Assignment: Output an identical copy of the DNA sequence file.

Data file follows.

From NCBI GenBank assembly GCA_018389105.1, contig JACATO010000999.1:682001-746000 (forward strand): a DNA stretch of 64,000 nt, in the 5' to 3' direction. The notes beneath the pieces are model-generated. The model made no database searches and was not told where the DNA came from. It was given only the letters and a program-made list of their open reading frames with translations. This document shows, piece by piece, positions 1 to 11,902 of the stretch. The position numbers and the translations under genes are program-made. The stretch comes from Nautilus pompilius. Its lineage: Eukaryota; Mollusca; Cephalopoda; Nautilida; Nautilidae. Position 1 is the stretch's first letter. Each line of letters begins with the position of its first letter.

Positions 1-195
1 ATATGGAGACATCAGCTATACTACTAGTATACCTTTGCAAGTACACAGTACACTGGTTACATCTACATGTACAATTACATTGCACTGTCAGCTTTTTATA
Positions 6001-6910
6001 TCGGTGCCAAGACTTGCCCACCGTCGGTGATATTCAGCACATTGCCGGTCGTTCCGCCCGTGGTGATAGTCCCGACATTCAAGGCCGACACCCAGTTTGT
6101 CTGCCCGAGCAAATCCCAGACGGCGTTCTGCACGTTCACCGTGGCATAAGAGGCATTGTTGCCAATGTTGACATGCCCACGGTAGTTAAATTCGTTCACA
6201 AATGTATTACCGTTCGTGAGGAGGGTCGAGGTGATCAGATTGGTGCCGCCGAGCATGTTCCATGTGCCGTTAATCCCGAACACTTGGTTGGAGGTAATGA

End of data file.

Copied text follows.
From NCBI GenBank assembly GCA_018389105.1, contig JACATO010000999.1:682001-746000 (forward strand): a DNA stretch of 64,000 nt, in the 5' to 3' direction. The notes beneath the pieces are model-generated. The model made no database searches and was not told where the DNA came from. It was given only the letters and a program-made list of their open reading frames with translations. This document shows, piece by piece, positions 1 to 11,902 of the stretch. The position numbers and the translations under genes are program-made. The stretch comes from Nautilus pompilius. Its lineage: Eukaryota; Mollusca; Cephalopoda; Nautilida; Nautilidae. Position 1 is the stretch's first letter. Each line of letters begins with the position of its first letter.

Positions 1-195
1 ATATGGAGACATCAGCTATACTACTAGTATACCTTTGCAAGTACACAGTACACTGGTTACATCTACATGTACAATTACATTGCACTGTCAGCTTTTTATA
Positions 6001-6910
6001 TCGGTGCCAAGACTTGCCCACCGTCGGTGATATTCAGCACATTGCCGGTCGTTCCGCCCGTGGTGATAGTCCCGACATTCAAGGCCGACACCCAGTTTGT
6101 CTGCCCGAGCAAATCCCAGACGGCGTTCTGCACGTTCACCGTGGCATAAGAGGCATTGTTGCCAATGTTGACATGCCCACGGTAGTTAAATTCGTTCACA
6201 AATGTATTACCGTTCGTGAGGAGGGTCGAGGTGATCAGATTGGTGCCGCCGAGCATGTTCCATGTGCCGTTAATCCCGAACACTTGGTTGGAGGTAATGA